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The Future of Democracy in South Asia

Why Citizens Must Stay Vigilant

Supporters of Wickremesinge hold candles during a vigil demanding democracy in Colombo, Sri Lanka, November 2018. Dinuka Liyanawatte / REUTERS

On November 14, a fight broke out in the Sri Lankan Parliament. When the Speaker tried to call a vote, a group of MPs heckled him and rushed the podium. A rival faction tried to push the hecklers back. Men traded punches. One brandished a knife. A lawmaker cut himself trying to steal the Speaker’s microphone and ended up in the hospital.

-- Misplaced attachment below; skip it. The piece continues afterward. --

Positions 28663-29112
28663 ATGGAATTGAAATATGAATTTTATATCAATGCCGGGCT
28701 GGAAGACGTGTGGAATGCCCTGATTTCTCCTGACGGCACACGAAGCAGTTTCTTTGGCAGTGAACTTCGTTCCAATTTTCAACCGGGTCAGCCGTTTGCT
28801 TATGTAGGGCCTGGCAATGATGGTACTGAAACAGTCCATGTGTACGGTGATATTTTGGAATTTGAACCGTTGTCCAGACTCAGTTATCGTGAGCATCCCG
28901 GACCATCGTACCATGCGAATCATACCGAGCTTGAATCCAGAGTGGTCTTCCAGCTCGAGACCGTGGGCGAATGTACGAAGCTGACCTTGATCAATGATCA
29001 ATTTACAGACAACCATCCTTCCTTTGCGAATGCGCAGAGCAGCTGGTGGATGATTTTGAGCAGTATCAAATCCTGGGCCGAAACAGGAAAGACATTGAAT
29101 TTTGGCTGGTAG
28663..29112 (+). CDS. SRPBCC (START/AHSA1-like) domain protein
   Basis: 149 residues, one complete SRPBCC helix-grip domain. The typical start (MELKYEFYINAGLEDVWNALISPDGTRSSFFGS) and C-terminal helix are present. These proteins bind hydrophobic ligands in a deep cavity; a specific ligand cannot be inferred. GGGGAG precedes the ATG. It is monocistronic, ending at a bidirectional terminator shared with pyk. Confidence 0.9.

The chaos was the result of a constitutional crisis that erupted in October, when the country’s president, Maithripala Sirisena, tried to oust the prime minister and replace him with a former president, Mahinda Rajapaksa. Lawmakers and citizens protested; Sirisena dissolved Parliament, until the Supreme Court ruled this unconstitutional; and Rajapaksa, rejected by Parliament, refused to step aside. The stalemate broke only in December, when Sirisena reinstated the deposed prime minister, Ranil Wickremesinghe, in the face of concerted opposition from the judiciary and a majority of Parliament. 

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